Tags: Job | Cuts | Banks | Asia

Fresh Round of Job Cuts Hits Banks Across Asia

Friday, 04 Nov 2011 10:03 AM

Banks embarked on another round of job cuts this week in Asia, laying off hordes of staff in fixed-income, derivatives and equities businesses, hit by weak trading revenues and a slowdown in dealmaking and new issues.

The first round of Asia job cuts began in earnest at the end of September as strict capital rules and a tough third quarter for trading income took their toll, hitting investment banking in particular.

Asia's rapid growth had largely spared it from significant job cuts that affected other regions since the 2008 financial crisis. But that is not the case this time around.

Banks such as Credit Suisse and Japan's Nomura Holdings recently disclosed broad cost-cutting plans, and while Europe appears to be the focus for much of the culling, the axe is falling on Asia as well.

Australia's Macquarie Group Ltd., Bank of America and Spain's BBVA also went through a round of cuts this week in Asia.

"Looking at the P&L (profit and loss) at banks right now, I'm surprised that the cuts are not deeper," a senior bank official told Reuters.

"Until the middle of this year, a lot of people were building their Asia desks," said the official who declined to be identified as he is not authorized to speak to the media.

Some banks such as Morgan Stanley stopped hiring by mid-year, according to a banking source, in anticipation of a tough second half.

MORE PINK SLIPS

IPO volumes and proceeds, normally around two-thirds of the investment banking revenues in Asia, dropped in the second half, as global markets fell on worries mainly on the euro zone debt crisis.

There were no stock deals between late July and late September in Hong Kong, the world's top destination for IPOs in the past two years.

Only recently companies resumed IPOs and follow-on deals, but volumes in the third quarter in the region excluding Japan declined 49 percent from a year earlier to a two-year low.

Such a low volume not only hits staffing levels but bonuses too.

Asia pink slips are even beginning to hit the cash-equities business, sources say, a bread-and-butter unit usually the last to be impacted, underscoring the tough market conditions.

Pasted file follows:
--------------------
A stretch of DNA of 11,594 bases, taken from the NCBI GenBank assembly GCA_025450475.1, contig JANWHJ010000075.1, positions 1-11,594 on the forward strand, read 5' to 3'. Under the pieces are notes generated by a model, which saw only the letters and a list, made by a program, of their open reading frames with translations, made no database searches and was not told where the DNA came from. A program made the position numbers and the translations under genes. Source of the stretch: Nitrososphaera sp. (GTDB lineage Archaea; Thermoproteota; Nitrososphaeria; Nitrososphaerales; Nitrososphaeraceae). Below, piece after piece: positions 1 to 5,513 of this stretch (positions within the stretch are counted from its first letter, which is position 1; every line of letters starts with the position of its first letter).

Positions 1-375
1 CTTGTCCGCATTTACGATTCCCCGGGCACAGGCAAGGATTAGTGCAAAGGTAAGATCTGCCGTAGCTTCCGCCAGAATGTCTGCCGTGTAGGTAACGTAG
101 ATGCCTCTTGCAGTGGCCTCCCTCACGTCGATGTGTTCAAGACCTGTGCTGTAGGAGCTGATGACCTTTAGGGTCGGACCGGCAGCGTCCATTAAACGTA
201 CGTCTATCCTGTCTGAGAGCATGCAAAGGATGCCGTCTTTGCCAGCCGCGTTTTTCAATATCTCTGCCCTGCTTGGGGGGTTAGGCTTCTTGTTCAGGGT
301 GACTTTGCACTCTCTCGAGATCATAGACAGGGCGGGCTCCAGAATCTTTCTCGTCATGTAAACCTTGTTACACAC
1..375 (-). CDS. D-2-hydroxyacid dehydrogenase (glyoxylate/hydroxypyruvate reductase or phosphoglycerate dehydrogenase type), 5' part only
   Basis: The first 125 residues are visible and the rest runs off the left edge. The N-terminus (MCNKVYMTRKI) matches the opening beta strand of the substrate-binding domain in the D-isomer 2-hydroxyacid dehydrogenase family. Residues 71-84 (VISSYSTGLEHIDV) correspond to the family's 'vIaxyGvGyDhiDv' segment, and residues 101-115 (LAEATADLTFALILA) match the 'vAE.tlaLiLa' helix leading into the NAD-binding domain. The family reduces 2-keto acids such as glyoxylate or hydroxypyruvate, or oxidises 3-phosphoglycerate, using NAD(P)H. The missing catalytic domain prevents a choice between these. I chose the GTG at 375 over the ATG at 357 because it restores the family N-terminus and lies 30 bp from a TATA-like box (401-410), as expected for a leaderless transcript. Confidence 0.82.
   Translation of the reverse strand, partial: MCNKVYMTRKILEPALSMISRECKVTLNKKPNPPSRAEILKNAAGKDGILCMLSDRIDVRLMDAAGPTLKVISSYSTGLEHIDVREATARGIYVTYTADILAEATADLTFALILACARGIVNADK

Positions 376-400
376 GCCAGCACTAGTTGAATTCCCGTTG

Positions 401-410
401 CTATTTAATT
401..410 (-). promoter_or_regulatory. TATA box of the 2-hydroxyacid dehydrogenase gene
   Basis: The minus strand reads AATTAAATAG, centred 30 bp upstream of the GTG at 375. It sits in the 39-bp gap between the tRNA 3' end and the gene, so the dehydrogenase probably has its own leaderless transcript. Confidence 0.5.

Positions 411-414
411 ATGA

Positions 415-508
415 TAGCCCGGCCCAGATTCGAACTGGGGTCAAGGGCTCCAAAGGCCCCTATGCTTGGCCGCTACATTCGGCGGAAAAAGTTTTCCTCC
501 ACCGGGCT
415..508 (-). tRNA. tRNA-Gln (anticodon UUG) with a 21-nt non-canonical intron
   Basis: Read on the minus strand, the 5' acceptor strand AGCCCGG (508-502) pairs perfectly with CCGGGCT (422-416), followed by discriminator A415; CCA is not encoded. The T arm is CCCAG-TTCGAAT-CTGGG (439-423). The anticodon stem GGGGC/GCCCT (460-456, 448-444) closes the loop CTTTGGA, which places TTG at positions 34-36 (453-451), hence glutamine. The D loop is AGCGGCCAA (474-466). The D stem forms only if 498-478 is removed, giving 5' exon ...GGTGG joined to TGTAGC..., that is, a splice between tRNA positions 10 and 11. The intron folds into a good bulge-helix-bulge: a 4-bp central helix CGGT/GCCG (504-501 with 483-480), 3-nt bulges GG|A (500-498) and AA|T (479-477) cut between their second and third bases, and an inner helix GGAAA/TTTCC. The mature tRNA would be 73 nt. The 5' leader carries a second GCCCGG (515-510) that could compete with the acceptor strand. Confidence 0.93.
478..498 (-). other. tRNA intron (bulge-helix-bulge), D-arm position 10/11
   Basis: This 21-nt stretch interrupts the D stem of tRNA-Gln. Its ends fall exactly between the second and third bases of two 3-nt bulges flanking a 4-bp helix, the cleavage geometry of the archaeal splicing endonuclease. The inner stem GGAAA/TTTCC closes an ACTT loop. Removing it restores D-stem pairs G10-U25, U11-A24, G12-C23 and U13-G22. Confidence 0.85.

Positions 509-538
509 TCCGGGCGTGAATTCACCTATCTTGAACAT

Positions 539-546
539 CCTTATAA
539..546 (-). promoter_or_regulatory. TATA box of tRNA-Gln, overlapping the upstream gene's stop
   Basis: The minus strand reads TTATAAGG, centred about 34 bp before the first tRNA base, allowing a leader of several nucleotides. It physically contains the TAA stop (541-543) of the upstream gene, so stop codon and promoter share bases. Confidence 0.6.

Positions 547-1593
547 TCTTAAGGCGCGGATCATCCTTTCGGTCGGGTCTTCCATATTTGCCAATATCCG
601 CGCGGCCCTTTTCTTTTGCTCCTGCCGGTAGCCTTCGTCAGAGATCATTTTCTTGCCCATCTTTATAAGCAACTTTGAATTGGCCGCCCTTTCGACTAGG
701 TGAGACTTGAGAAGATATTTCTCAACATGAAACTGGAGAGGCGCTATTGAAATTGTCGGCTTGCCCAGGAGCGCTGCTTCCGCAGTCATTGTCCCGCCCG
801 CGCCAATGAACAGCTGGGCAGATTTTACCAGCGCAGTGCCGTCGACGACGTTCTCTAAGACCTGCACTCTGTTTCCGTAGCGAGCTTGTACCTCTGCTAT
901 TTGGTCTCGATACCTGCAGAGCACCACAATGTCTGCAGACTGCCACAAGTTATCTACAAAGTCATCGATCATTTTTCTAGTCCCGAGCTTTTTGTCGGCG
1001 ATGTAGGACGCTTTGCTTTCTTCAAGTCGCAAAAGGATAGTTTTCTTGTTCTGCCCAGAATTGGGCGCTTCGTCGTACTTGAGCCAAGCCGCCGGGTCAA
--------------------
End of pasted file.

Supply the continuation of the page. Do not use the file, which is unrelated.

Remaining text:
Credit Suisse, which announced another 1,500 job cuts globally earlier this week, has already cut dozens of jobs across Asia, hitting much of the credit division, sources told Reuters. It is also cutting jobs in forex trading, sources said.

Macquarie chopped jobs at its equity-trading division in Asia. Reuters reported on Thursday that its global head of equity derivatives quit.

Macquarie closed part of its equity-derivatives operations in Hong Kong, cutting seven jobs, according to Bloomberg. UBS said in an analyst note in September that Macquarie should cut up to 1,000 jobs.

Goldman Sachs has let go some research analysts over the last month, including staff in Hong Kong, Taiwan, South Korea and India, another source added.

Nomura Holdings posted its first quarterly loss in 2-1/2 years on Tuesday due to a slump in investment banking revenues and tripled its cost-cutting target to $1.2 billion to cope with market conditions a top executive said were about as tough as the 2008 financial crisis.

BBVA has laid off several fixed-income traders in Asia, sources said. .

Spokespersons at all the banks either declined to comment or could not immediately be reached.

© 2017 Thomson/Reuters. All rights reserved.

   
1Like our page
2Share
Markets
Banks embarked on another round of job cuts this week in Asia, laying off hordes of staff in fixed-income, derivatives and equities businesses, hit by weak trading revenues and a slowdown in dealmaking and new issues. The first round of Asia job cuts began in earnest at...
Job,Cuts,Banks,Asia
555
2011-03-04
Friday, 04 Nov 2011 10:03 AM
Newsmax Inc.
 

Newsmax, Moneynews, Newsmax Health, and Independent. American. are registered trademarks of Newsmax Media, Inc. Newsmax TV, and Newsmax World are trademarks of Newsmax Media, Inc.

NEWSMAX.COM
MONEYNEWS.COM
© Newsmax Media, Inc.
All Rights Reserved